As expected (prediction 1), we found lower social stability after H1’s removal compared to the three months before: the stability index for matriline 3 increased from 0.039 to 0.128. Matrilines 4&1 had little change in stability (from .017 to .018). Furthermore, our focal observations revealed that in the months immediately following H1’s removal, there was a significant increase in the initiation of aggression (paired-sample t-test: t(9) = -3.20, P = 0.01, Fig 2A), in the time spent in vigilance (t(9) = -3.15, P = 0.01, Fig 2B), and in grooming time (t(9)) = -2.74, P = 0.02, Fig 2C) within matriline 3, supporting predictions 2, 4 and 6. No significant changes were found for the initiation of aggression (t(4) = 0.10, P = 0.93), vigilance (t(4) = -1.68, P = 0.17), or grooming (t(4) = -1.33, P = 0.25) for matrilines 4 and 1.

Fig 2. Frequencies of behaviors within matriline 3 before and after H1’s removal.

Frequencies represent the average number of intervals (out of 400) the behavior occurred for each focal subject. A. Aggression frequency **p = 0.01. B. Grooming frequency **p = 0.01. C. Vigilance frequency *p = 0.02.

The ad libitum and focal data revealed that high-ranking monkeys from matriline 3 also exhibited an increase in the levels of intense aggression (i.e., chases and attacks; mean ± SE: 0.67 ± 0.33 before to 7.60 ± 1.81 after; t(14) = -3.86, P = 0.002) whereas low ranking animals did not show a significant change (t(13) = -1.629, P = 0.13). There was no significant change in intense aggression for high ranking monkeys (t(9) = -1.65, P = 0.13) or low ranking monkeys (t(9) = -2.25, P = 0.05) within matrilines 4 and 1.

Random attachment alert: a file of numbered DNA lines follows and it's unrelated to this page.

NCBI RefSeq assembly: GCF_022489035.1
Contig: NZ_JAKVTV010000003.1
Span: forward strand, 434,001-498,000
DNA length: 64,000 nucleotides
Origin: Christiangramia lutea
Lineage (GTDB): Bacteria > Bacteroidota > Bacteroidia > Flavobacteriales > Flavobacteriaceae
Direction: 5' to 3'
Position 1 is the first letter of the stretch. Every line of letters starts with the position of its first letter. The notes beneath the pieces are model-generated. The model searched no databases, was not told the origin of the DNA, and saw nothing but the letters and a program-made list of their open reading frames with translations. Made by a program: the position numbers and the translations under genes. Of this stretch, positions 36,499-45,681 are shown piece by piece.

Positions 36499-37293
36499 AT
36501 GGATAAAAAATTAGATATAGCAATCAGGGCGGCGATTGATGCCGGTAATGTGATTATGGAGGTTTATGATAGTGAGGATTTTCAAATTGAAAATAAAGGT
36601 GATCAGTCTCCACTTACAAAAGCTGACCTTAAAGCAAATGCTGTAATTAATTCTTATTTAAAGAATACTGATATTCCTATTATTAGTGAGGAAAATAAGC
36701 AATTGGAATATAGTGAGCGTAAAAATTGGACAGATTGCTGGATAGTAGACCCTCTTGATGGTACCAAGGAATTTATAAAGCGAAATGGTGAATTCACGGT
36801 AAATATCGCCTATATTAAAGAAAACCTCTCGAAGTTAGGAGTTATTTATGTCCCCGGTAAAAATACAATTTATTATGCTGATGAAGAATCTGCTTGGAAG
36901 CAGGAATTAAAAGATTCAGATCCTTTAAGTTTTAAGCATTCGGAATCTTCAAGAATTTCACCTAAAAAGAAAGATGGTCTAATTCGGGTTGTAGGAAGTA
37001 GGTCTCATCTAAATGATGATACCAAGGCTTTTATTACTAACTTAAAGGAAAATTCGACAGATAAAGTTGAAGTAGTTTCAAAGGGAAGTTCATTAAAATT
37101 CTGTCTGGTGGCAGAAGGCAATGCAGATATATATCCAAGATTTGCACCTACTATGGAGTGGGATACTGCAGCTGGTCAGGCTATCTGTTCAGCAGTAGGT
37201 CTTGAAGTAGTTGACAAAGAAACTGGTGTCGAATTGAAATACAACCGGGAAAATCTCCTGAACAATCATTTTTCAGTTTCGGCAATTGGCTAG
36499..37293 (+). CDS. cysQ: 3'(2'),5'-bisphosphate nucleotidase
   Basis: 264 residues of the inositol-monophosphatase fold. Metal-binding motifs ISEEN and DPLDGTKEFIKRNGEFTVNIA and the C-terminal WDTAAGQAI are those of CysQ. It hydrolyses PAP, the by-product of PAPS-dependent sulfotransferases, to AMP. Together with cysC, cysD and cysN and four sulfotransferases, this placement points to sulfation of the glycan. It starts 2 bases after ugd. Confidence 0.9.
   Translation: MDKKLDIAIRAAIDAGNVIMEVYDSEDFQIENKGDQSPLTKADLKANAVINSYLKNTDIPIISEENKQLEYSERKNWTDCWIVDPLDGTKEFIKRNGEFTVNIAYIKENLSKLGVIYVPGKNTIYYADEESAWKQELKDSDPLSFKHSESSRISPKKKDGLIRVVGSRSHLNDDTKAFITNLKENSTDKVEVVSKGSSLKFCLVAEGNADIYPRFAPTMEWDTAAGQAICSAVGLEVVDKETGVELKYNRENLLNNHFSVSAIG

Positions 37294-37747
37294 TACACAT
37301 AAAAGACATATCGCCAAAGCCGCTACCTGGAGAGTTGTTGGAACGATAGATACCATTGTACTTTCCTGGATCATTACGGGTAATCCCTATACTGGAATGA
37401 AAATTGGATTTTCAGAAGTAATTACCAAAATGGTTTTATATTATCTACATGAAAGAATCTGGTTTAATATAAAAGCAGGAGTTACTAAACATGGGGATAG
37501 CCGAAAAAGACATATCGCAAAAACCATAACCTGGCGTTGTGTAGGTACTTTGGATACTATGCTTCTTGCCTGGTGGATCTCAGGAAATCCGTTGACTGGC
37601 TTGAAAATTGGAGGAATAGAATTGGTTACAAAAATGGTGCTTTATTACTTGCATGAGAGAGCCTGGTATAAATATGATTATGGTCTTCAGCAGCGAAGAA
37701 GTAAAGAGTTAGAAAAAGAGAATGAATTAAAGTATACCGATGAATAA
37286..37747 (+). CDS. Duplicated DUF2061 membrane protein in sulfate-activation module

Severe aggression

Contrary to our expectation (prediction 3), there was a reduction in overall troop severe aggression (from 9 to 6) compared to the period prior to H1's removal. However, when compared to the number of aggressive events experienced by the other matrilines, matriline 3 suffered proportionally more wounds after H1's removal. In the three months after her removal, no severe aggression was recorded for matrilines 4 and 1, while all recorded events occurred within matriline 3 (6 events total; P=0.04). In the three months prior to her removal, the matrilines had approximately equal numbers of severe aggression (four within matriline 3 and five within matriline 4 monkeys).

Rank changes and hair cortisol concentrations